The Shetland sheepdog is smarter than you might think at first glance. At times, the breed is misjudged as aloof. The Sheltie is sometimes quiet and graceful; other times it is energetic and playful. Independent and wise, the breed is always watching its environment and waiting for a signal from you. This breed is very good at reading people and often tunes into their personalities.
Shelties are eager to learn and please. Their sheepdog roots make the breed very driven and responsive to its surroundings. Shelties form close bonds with their owners and are extremely responsive to training.
Honorable mention goes to the collie, a close relative of the Sheltie that has similar intelligence.
07 of 10
Don't be fooled by the delicate frame of the papillon. This is more than a lap dog. In fact, the papillon is one of the smartest of all the toy breeds. This breed is friendly, alert, and active. It might snuggle on your lap for a bit, but before long, the papillon will be looking for something interesting to do.
Like many small dogs, the papillon has a bit of a stubborn streak. However, if you can make training worth his while (find the rewards he likes best) then he will learn quickly. Teach this cute little dog a variety of fun tricks and you'll impress your friends.
08 of 10
The Rottweiler is one of those dogs that really knows how to read people, often showing a different side of its personality based on how much the person is trusted. The typical Rottweiler has an affectionate, playful side shown to trusted family members and a stoic, controlled side shown to strangers. These dogs have no trouble telling you what they really think about you and whatever you're trying to do. Don't try to pull a fast one on them or the people they protect.
Once you are in the Rottweiler's inner circle, you can form a deep relationship. They can be trained fairly easily once you earn their trust and get past their headstrong ways. Rottweilers can learn to perform many actions and will always keep an eye on the environment to make sure everyone is safe.Continue to 9 of 10 below.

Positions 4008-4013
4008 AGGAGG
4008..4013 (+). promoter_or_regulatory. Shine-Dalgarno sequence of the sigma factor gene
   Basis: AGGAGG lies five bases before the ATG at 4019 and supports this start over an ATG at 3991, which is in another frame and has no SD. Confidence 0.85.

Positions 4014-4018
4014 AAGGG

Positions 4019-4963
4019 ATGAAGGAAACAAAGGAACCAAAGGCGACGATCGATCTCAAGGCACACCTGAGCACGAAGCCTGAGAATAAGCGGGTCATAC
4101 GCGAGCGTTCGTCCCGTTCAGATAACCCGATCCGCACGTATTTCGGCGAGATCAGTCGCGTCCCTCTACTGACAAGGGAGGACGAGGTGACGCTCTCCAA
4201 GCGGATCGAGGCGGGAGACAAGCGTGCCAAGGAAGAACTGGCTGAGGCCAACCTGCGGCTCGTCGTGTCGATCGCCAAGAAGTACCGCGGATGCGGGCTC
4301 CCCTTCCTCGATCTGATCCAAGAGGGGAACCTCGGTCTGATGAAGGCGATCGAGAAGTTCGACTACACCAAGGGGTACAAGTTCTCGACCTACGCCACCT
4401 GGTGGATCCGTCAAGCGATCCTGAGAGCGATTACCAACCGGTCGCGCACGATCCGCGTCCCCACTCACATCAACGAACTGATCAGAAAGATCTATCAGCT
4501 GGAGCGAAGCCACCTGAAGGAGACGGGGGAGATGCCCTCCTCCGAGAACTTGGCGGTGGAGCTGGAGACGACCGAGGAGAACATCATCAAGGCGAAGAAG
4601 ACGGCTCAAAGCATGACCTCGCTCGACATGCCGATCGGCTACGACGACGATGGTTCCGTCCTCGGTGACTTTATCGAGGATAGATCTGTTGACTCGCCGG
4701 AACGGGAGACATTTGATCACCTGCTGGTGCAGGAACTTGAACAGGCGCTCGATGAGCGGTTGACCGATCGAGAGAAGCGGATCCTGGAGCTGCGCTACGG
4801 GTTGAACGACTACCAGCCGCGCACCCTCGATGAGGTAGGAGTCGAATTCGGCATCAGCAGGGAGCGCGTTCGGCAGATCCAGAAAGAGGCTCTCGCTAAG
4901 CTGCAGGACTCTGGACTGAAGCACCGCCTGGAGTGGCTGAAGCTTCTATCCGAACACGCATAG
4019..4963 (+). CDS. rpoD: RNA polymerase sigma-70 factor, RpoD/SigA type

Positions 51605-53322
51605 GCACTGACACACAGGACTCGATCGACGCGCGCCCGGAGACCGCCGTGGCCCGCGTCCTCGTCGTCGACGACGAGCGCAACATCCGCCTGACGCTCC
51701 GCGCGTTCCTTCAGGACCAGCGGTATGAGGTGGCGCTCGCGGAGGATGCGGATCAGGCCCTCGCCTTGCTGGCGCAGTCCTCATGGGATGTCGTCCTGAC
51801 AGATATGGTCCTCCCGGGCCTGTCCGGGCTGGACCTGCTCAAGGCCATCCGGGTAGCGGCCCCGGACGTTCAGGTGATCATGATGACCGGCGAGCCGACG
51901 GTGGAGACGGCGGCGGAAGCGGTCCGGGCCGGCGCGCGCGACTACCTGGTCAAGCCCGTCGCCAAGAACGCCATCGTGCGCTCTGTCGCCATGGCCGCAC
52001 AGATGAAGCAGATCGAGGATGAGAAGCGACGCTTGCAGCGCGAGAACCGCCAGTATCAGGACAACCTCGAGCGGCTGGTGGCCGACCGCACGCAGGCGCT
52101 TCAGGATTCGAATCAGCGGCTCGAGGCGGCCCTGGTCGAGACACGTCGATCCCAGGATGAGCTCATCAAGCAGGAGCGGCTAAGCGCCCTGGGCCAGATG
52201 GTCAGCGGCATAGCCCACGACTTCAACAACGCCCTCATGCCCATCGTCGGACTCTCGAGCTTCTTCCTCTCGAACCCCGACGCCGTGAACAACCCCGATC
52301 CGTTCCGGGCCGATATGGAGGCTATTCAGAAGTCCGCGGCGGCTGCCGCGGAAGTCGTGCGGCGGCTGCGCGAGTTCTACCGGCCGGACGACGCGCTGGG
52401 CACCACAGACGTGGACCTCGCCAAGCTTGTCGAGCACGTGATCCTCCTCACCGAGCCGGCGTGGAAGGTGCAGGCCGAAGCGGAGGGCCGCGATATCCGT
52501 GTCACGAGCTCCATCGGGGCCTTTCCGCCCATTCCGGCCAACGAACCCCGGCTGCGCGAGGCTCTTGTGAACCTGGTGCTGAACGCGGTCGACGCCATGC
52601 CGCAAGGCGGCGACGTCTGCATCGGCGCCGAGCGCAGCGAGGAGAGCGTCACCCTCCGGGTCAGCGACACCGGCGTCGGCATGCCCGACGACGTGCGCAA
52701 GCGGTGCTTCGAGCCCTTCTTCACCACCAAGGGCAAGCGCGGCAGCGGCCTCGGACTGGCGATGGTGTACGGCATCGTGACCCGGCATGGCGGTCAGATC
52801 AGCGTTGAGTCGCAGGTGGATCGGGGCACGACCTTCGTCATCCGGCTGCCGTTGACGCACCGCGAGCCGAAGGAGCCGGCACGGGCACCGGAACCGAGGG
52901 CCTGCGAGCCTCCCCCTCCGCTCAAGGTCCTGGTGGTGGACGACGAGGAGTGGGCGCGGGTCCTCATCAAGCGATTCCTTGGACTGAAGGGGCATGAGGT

09 of 10
The Jack Russell terrier seems to be missing from many smart dog breed lists. Perhaps it is because this clever little dog moves too fast to be noticed by some. The Jack Russell, along with the closely related Parson Russell terrier, is a fearless, energetic dog with a sharp wit and a stubborn streak. There's no fooling this little terrier. Good luck trying to stop this dog from getting what he wants.
Because of their energy and brainpower, these breeds excel at dog sports like agility and barn hunt. Their desire to keep moving can make training challenging at first but rewarding once you see how well these dogs can perform.
10 of 10
The golden retriever is among the world's most popular dog breeds and one of the friendliest dogs around. On the surface, the breed may seem goofy, but a golden can learn to do just about anything. Its intelligence and love for people make this breed one of the best for work as a service dog. The golden also excels in all kinds of dog sports. The breed makes an excellent companion for almost any kind of household.
Honorable mention goes to this breed's "cousin," the Labrador retriever, which shares many of the same traits as the golden.